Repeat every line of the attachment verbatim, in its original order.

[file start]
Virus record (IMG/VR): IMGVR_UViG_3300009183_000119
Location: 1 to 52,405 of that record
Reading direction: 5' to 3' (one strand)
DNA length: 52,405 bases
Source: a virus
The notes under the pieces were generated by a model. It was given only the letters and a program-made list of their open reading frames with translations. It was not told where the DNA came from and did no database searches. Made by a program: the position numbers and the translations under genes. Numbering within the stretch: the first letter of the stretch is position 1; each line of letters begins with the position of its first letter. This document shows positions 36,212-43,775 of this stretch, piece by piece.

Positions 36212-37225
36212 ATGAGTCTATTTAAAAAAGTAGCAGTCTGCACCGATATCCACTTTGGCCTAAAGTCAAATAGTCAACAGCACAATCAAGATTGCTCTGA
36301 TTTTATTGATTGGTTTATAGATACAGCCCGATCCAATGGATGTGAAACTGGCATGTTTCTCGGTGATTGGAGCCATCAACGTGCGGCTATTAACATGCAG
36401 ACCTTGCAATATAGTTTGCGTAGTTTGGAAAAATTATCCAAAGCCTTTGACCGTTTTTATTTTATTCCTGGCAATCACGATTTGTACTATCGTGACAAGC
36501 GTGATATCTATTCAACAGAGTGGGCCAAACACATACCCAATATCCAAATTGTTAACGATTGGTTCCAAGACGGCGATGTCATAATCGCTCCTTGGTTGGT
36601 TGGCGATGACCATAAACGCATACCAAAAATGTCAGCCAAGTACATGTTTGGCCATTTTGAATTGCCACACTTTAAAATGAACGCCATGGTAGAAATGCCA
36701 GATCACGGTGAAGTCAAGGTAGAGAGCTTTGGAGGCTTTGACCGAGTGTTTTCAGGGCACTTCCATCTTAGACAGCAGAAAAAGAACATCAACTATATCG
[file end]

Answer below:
Virus record (IMG/VR): IMGVR_UViG_3300009183_000119
Location: 1 to 52,405 of that record
Reading direction: 5' to 3' (one strand)
DNA length: 52,405 bases
Source: a virus
The notes under the pieces were generated by a model. It was given only the letters and a program-made list of their open reading frames with translations. It was not told where the DNA came from and did no database searches. Made by a program: the position numbers and the translations under genes. Numbering within the stretch: the first letter of the stretch is position 1; each line of letters begins with the position of its first letter. This document shows positions 36,212-43,775 of this stretch, piece by piece.

Positions 36212-37225
36212 ATGAGTCTATTTAAAAAAGTAGCAGTCTGCACCGATATCCACTTTGGCCTAAAGTCAAATAGTCAACAGCACAATCAAGATTGCTCTGA
36301 TTTTATTGATTGGTTTATAGATACAGCCCGATCCAATGGATGTGAAACTGGCATGTTTCTCGGTGATTGGAGCCATCAACGTGCGGCTATTAACATGCAG
36401 ACCTTGCAATATAGTTTGCGTAGTTTGGAAAAATTATCCAAAGCCTTTGACCGTTTTTATTTTATTCCTGGCAATCACGATTTGTACTATCGTGACAAGC
36501 GTGATATCTATTCAACAGAGTGGGCCAAACACATACCCAATATCCAAATTGTTAACGATTGGTTCCAAGACGGCGATGTCATAATCGCTCCTTGGTTGGT
36601 TGGCGATGACCATAAACGCATACCAAAAATGTCAGCCAAGTACATGTTTGGCCATTTTGAATTGCCACACTTTAAAATGAACGCCATGGTAGAAATGCCA
36701 GATCACGGTGAAGTCAAGGTAGAGAGCTTTGGAGGCTTTGACCGAGTGTTTTCAGGGCACTTCCATCTTAGACAGCAGAAAAAGAACATCAACTATATCG